Mary and Joseph were practicing Jews who observed the laws, teachings and traditions of their faith. They taught Jesus to follow their example and to live out his faith on a daily basis. One of the ways that Jesus did this along with other youth was to memorize the Psalms and the Torah. Having learned the scriptures by heart, Jesus was able to remember them in times of temptation, struggle, frustration or celebration.
When we learn something by heart, it becomes a part of us. We not only remember it in times of need, it also deepens our faith, expands our love and broadens our service. Learning Bible verses by heart is a powerful Spiritual discipline in the lives of Jesus’ disciples.
O God of Revelation, you have spoken to us through your Word. Help us to cherish your words in our heart. Amen.
Saturday, January 17, 2015
“Then the devil left him, and suddenly angels came and waited on him” (Matthew 4:11).
Yolanda had hip surgery. Her rehabilitation and recovery took several weeks. During that time, members of her congregation provided meals for her and her husband and at times chauffeured her to and from therapy appointments. Yolanda commented that she felt as if she was being cared for by angels. Rick had been out of work for several months. He became discouraged and had difficulty motivating himself to keep looking for a job. Rick accepted an invitation to join a local C3G group (Christ Center Career Group). The group helped him polish his job hunting skills, supported him in his search and kept Rick accountable. Eventually Rick found an ideal job. He couldn’t thank the members of his group enough for their help. They were Rick’s angels.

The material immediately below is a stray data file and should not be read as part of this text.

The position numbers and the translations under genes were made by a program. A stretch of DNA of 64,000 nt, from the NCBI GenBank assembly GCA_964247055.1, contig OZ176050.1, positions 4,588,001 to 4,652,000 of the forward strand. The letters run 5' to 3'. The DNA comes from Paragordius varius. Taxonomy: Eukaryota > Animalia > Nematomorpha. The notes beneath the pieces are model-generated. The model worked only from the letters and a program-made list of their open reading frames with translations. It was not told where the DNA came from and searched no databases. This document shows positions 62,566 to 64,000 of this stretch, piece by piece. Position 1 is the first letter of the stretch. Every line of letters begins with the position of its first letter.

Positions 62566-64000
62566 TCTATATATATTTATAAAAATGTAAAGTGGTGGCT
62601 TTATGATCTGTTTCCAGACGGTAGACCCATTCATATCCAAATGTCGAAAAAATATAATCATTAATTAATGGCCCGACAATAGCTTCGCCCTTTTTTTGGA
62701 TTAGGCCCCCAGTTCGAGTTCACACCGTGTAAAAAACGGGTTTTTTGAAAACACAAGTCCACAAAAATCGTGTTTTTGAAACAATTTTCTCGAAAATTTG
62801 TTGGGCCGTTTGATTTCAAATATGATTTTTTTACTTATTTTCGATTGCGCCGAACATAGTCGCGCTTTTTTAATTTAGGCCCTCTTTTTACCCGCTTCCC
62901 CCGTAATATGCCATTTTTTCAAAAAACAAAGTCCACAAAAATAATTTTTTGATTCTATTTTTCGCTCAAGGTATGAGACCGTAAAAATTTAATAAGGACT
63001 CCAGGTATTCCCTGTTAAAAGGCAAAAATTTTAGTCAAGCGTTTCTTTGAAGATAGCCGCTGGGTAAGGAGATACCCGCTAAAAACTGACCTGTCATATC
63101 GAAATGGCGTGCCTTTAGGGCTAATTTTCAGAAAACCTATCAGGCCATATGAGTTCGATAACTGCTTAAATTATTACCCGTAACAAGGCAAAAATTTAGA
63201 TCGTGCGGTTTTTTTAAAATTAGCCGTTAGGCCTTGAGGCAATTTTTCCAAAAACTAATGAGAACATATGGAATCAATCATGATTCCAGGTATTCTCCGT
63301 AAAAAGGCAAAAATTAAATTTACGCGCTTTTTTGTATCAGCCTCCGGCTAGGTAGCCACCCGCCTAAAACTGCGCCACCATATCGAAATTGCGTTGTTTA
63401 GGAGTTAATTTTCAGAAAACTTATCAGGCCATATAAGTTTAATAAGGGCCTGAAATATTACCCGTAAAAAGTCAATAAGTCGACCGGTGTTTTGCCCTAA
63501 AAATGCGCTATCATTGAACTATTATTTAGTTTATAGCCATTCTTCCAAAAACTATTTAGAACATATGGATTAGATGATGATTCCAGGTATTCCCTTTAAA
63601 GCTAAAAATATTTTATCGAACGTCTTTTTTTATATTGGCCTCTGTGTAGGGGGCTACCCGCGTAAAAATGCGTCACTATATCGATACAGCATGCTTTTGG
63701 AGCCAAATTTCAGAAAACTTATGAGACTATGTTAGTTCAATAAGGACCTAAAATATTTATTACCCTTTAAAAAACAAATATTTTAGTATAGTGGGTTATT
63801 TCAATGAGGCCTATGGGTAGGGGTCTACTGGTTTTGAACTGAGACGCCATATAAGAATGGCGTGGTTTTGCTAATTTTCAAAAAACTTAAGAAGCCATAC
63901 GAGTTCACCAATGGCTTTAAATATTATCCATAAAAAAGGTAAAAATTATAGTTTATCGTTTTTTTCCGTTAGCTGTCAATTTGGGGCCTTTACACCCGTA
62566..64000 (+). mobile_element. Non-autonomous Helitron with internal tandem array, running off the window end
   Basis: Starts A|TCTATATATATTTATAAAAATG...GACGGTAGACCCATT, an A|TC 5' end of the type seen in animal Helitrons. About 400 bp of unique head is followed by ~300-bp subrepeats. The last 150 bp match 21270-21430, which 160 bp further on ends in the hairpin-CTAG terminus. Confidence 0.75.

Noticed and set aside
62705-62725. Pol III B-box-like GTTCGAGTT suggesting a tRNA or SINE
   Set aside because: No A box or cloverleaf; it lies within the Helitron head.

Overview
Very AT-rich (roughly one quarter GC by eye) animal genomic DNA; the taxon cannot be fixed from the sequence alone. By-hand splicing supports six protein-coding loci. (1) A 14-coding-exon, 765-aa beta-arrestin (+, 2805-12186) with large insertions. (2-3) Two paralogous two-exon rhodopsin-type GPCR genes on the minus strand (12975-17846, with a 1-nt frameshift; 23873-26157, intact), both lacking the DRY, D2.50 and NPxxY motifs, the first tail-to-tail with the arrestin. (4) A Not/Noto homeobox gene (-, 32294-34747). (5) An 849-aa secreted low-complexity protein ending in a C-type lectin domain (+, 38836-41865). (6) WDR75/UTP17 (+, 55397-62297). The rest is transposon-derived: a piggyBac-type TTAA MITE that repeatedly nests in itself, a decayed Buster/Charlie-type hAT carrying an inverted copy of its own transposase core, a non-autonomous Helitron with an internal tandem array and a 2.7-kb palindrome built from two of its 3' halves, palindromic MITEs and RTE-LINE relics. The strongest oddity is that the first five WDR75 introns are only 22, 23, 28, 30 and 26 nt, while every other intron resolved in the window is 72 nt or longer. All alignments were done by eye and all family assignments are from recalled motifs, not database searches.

There are times when God uses actual angels to minister to people and help them through difficult times. Most of the time, though, God uses people to provide assistance. God realizes that we can’t travel through life alone. God didn’t create us that way; we need community. The Holy Spirit has given us specific gifts and talents. When combined with the gifts and talents of others, God’s people can accomplish great things.
There are times when we need angels and other times when we need to be angels. It is comforting to know that God cares about us and sends “angels” to minister to our need. It is awe inspiring to realize that God uses us to be God’s angels for others.
Loving Lord, Thank you for the angels you have sent to minister to us. May your Holy Spirit use our gifts and talents to be angels for others. Amen.
Sunday, January 18, 2015
“From that time Jesus began to proclaim, “Repent, for the kingdom of heaven has come near” (Matthew 4:17).
Jesus had been led into the wilderness to confront the forces of evil. In that forty day struggle he learned about the Tempter and he learned about himself. Jesus returned from the wilderness knowing what he had been called to do. Immediately, Jesus began to call people to live changed lives because God’s kingdom was upon them.
We usually look negatively at times of struggle. We don’t like the pain and discomfort or the sadness and grief that they often bring. Trials and tribulations are important, though. The Holy Spirit uses them to mold and shape us. The Spirit also uses them to temper us and make us stronger.
It is foolish to give thanks for the pain of struggles. We can, though, give thanks that God is with us in the midst of these difficult times, and that the Holy Spirit can use them positively in our lives and ministries. Returning from our struggles we can announce that God’s kingdom has come to those around us.
Gracious God, thank you that you are with us in the difficult times of life and that you use these times to strengthen us for ministry. May you continue to move in and through us. Amen.